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\mode{\usetheme{Boadilla}\usecolortheme{seahorse}\usecolortheme{rose}}
\usepackage{SweaveSlides}
\title[Longitudinal data]{Mixed models in R using the lme4 package\\%
Part 2: Longitudinal data, modeling interactions}
\SweaveOpts{engine=R,eps=FALSE,pdf=TRUE,width=10,height=6.5,strip.white=all}
\SweaveOpts{prefix=TRUE,prefix.string=figs/long,include=TRUE}
\SweaveOpts{keep.source=TRUE}
\mode{\setkeys{Gin}{width=\textwidth}}
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<>=
options(width=65,show.signif.stars=FALSE,str=strOptions(strict.width="cut"))
library(lattice)
library(Matrix)
library(lme4a)
data(Multilocation, package = "SASmixed")
attr(Multilocation, "ginfo") <-NULL
data(Early, package="mlmRev")
lattice.options(default.theme = function() standard.theme())
lattice.options(default.theme = function() standard.theme(color=FALSE))
if (file.exists("fm11.rda")) {
load("fm11.rda")
} else {
fm11 <- lmer(Adj ~ Trt + (0+Trt|Location) + (1|Grp), Multilocation, REML=FALSE)
save(fm11, file="fm11.rda")
}
@
\begin{document}
\mode{\maketitle\tableofcontents}
\mode{\frame{\titlepage}}
\mode{\frame{\frametitle{Outline}\tableofcontents[pausesections,hideallsubsections]}}
\section[sleepstudy]{Longitudinal data: sleepstudy}
\begin{frame}\frametitle{Simple longitudinal data}
\begin{itemize}
\item \emph{Repeated measures} data consist of measurements of a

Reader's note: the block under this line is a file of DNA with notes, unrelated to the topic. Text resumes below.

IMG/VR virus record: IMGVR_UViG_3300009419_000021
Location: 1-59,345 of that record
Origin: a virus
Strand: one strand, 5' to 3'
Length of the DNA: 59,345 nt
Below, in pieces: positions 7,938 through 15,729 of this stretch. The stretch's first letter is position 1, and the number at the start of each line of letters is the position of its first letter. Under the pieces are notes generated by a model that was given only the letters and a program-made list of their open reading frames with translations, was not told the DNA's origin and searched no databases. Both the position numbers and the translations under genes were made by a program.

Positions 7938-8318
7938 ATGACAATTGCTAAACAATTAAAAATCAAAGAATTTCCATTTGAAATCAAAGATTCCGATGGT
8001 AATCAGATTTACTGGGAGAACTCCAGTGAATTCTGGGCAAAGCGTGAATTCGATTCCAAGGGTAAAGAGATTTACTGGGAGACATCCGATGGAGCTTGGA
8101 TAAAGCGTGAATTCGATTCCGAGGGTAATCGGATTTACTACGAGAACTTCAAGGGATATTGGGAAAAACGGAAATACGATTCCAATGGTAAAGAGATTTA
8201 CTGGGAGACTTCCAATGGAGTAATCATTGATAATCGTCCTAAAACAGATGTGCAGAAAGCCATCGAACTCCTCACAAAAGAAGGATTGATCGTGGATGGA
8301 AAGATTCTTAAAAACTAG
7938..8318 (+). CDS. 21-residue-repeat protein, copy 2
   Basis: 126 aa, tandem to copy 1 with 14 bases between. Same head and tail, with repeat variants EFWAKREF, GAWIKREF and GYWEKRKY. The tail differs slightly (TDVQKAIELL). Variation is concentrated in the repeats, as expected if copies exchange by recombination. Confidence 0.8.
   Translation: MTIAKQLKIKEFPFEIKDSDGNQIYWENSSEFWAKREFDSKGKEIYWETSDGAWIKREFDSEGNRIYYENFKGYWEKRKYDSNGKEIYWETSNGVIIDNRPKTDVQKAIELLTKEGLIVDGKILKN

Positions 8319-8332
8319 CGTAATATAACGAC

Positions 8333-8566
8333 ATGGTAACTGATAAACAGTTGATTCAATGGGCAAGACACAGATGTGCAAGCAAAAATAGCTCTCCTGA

response (and, perhaps, some covariates) on several \emph{experimental}
(or observational) \emph{units}.
\item Frequently the experimental (observational) unit is
\code{Subject} and we will refer to these units as ``subjects''.
However, the methods described here are not restricted to
data on human subjects.
\item \emph{Longitudinal} data are repeated measures data in which
the observations are taken over time.
\item We wish to characterize the response over time within subjects and
the variation in the time trends between subjects.
\item Frequently we are not as interested in comparing the
particular subjects in the study as much as we are interested in
modeling the variability in the population from which the subjects
were chosen.
\end{itemize}
\end{frame}
\begin{frame}\frametitle{Sleep deprivation data}
\begin{itemize}
\item This laboratory experiment measured the effect of sleep deprivation
on cognitive performance.
\item There were 18 subjects, chosen from the population of interest
(long-distance truck drivers), in the 10 day trial. These subjects were
restricted to 3 hours sleep per night during the trial.
\item On each day of the trial each subject's reaction time was
measured. The reaction time shown here is the average of several
measurements.
\item These data are \emph{balanced} in that each subject is
measured the same number of times and on the same occasions.
\end{itemize}
\end{frame}
\begin{frame}[fragile]\frametitle{Reaction time versus days by subject}
\begin{center}
<>=
print(xyplot(Reaction ~ Days | Subject, sleepstudy, aspect = "xy",
layout = c(9,2), type = c("g", "p", "r"),
index.cond = function(x,y) coef(lm(y ~ x))[1],
xlab = "Days of sleep deprivation",
ylab = "Average reaction time (ms)"))
@
\end{center}
\end{frame}
\begin{frame}\frametitle{Comments on the sleep data plot}
\begin{itemize}
\item The plot is a ``trellis'' or ``lattice'' plot where the data